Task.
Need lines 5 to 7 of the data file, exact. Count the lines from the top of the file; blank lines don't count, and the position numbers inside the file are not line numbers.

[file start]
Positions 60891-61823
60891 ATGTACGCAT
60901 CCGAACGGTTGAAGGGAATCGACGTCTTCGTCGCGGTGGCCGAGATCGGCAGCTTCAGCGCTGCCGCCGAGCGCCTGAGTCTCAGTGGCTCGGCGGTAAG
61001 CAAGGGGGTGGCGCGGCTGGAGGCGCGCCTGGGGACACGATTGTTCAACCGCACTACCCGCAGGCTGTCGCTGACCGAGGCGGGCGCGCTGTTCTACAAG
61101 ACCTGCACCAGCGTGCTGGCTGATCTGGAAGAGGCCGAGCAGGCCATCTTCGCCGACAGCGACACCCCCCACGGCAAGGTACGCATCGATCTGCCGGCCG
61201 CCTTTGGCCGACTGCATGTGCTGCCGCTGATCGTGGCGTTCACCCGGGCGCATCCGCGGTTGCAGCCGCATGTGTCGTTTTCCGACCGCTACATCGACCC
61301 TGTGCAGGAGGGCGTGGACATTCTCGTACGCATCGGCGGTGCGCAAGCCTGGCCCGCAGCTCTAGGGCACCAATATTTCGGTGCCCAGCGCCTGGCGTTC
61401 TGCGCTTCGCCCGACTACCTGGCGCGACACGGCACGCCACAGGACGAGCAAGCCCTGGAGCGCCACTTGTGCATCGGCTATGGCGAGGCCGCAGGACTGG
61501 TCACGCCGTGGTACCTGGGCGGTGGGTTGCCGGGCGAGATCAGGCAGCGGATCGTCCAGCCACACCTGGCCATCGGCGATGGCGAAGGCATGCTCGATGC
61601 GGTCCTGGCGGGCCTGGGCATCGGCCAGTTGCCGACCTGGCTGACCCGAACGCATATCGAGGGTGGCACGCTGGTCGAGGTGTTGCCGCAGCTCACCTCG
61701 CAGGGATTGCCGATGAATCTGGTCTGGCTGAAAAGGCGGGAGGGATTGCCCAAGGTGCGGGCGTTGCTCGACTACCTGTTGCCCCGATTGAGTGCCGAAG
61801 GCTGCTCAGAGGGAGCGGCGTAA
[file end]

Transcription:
61101 ACCTGCACCAGCGTGCTGGCTGATCTGGAAGAGGCCGAGCAGGCCATCTTCGCCGACAGCGACACCCCCCACGGCAAGGTACGCATCGATCTGCCGGCCG
61201 CCTTTGGCCGACTGCATGTGCTGCCGCTGATCGTGGCGTTCACCCGGGCGCATCCGCGGTTGCAGCCGCATGTGTCGTTTTCCGACCGCTACATCGACCC
61301 TGTGCAGGAGGGCGTGGACATTCTCGTACGCATCGGCGGTGCGCAAGCCTGGCCCGCAGCTCTAGGGCACCAATATTTCGGTGCCCAGCGCCTGGCGTTC